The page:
original 66 that were reintroduced to Idaho in 1995 and 1996. He was
the
only remaining wolf of those released the first year.

During his years as a Gem State resident, Chat Chaat helped the wolf
recovery program to prosper. He fathered no fewer than 11 pups, and in
the
war of attrition that is subsistence in the wilds, B2 was a survivor.
His story embodies the successes and failures of the Idaho Wolf
Reintroduction Program. The very fact that he lived to attain senior
citizen status is a testament to the program's prosperity. Wolf
recovery in
the Northern Rockies is seen as a smashing biological success.
Conversely,
B2's interactions with livestock were evidence of the obstacles the
program
has yet to hurdle.

Chat Chaat was the second wolf set loose as part of the Idaho Wolf
Reintroduction Program. The name given to him by researchers was B2,
and
that name told the story of his citizenship. "B" signified that he
lived in
Idaho, and "2" related to his place among the 66 gray wolves captured
in
Canada and relocated to the American West.

When he was set free along the banks of the Salmon River on January 14,
1995, B2 was 4 years old. He was released immediately after a wolf
called
B5.

"I believe the first thing he did-he ran a few hundred yards and peed,"
Stone said. He was set free with a radio collar that had been anointed
by
the Nez Perce students with his name, Chat Chaat. While some of the
wolves
quickly denned up in easy-to-find locations, Chat Chaat was discreet.
In
the span of five years, biologists picked up his radio signal only 11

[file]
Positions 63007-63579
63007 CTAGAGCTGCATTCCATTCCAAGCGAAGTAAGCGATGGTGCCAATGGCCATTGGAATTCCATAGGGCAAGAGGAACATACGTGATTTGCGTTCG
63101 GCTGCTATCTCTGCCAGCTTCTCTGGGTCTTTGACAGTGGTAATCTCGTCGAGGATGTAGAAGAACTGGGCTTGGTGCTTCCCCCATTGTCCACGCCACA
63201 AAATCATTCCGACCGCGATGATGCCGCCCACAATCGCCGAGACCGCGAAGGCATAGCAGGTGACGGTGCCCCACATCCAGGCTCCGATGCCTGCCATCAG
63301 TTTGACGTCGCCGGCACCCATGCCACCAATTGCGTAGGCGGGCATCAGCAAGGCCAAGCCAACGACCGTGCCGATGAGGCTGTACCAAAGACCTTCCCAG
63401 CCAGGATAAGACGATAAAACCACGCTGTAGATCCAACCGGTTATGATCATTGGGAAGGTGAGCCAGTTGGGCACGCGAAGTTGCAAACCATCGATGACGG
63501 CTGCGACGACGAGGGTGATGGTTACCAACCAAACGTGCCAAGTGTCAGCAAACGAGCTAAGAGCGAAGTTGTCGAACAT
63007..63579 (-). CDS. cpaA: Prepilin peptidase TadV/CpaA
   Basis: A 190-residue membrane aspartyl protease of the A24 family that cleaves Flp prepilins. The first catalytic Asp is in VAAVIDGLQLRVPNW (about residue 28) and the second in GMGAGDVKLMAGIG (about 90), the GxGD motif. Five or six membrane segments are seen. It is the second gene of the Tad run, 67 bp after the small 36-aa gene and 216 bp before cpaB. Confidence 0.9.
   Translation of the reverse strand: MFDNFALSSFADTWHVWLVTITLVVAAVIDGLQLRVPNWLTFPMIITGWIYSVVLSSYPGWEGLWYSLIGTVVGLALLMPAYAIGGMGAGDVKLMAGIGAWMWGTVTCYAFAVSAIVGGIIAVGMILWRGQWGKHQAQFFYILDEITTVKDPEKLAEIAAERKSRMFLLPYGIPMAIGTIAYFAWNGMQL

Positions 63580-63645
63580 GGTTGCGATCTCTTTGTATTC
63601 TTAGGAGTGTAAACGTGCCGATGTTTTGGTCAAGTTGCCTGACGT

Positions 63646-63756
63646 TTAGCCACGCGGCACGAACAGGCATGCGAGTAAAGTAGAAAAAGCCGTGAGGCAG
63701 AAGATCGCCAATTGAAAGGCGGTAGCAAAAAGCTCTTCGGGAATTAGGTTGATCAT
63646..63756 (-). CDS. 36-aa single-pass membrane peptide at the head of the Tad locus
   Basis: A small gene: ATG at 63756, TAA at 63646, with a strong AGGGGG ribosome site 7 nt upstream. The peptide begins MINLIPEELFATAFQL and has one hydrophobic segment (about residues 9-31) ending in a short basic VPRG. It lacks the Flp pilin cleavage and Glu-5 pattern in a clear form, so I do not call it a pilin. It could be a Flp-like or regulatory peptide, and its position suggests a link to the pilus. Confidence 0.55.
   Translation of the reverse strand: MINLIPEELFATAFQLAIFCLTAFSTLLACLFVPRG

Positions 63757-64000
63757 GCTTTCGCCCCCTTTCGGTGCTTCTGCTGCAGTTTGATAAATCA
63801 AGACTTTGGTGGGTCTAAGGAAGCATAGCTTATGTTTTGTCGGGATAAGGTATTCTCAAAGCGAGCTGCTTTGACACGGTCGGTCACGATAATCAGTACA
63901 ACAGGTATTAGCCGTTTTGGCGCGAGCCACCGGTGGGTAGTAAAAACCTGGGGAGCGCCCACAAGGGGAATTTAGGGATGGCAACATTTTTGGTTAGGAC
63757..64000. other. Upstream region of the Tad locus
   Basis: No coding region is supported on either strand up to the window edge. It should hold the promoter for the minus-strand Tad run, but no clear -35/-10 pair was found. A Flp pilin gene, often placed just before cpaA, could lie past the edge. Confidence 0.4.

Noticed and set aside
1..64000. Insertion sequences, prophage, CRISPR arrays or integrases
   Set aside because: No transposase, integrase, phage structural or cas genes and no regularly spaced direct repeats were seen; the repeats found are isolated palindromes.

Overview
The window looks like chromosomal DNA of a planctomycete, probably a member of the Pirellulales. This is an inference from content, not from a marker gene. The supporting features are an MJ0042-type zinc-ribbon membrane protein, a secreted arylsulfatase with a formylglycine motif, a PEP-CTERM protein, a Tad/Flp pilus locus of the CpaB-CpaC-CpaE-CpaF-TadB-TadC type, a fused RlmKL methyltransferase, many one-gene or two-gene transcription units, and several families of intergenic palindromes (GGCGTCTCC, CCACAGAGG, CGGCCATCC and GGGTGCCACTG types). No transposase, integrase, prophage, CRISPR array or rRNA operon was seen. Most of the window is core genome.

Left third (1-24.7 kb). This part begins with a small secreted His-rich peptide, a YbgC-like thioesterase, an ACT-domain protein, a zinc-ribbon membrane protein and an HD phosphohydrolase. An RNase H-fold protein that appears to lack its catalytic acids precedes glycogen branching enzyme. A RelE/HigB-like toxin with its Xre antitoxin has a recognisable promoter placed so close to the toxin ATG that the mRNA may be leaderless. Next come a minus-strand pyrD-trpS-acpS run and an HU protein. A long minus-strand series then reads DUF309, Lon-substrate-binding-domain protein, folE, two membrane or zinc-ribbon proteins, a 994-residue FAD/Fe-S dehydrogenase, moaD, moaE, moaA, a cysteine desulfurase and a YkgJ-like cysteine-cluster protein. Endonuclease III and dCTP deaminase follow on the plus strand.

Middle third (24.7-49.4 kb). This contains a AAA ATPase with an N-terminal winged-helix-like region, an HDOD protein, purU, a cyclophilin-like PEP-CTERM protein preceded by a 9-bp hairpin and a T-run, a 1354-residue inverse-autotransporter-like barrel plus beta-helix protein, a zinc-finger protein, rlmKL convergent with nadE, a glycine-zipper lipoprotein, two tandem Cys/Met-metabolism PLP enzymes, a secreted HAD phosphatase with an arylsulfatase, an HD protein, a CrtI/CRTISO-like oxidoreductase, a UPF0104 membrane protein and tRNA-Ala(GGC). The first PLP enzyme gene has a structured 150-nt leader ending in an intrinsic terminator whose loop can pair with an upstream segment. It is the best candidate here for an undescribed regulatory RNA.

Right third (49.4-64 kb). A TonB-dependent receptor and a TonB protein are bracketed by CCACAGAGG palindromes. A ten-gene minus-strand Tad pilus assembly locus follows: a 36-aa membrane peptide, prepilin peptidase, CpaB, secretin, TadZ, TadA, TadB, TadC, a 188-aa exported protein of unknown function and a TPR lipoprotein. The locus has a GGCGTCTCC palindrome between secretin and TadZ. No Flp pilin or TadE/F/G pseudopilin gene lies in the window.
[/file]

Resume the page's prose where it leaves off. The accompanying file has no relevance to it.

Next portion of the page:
times, including a year when they didn't find him at all. He was
thought to
have traveled widely, and he was considered a loner.

"He was here, there and gone," Holyan said.

Mack put it this way: "My impression is that B2 covered an enormous
amount
of the country before he found a mate," he said. "We lost radio contact
with him for quite a while. There's a big gap of information there
where we
lost track of him."

Wildlife managers were at a loss to explain where he had gone until the
winter of 1998, when he was discovered in the Boulder Mountains near
Ketchum. He remained in the Sun Valley area until the winter of 1999,
when
he resumed his cryptic behavior and vanished. In 2000, however, he
emerged
on the east slope of the Pioneer Mountains along with a female wolf,
B66,
and the pair began to form a pack. They produced a litter of two pups
in
2000 and five in 2001.

At that point in his life, B2 was 10 years old, well over the hill in
wolf
years. When he was trapped that year and issued a new radio collar, his
age
showed.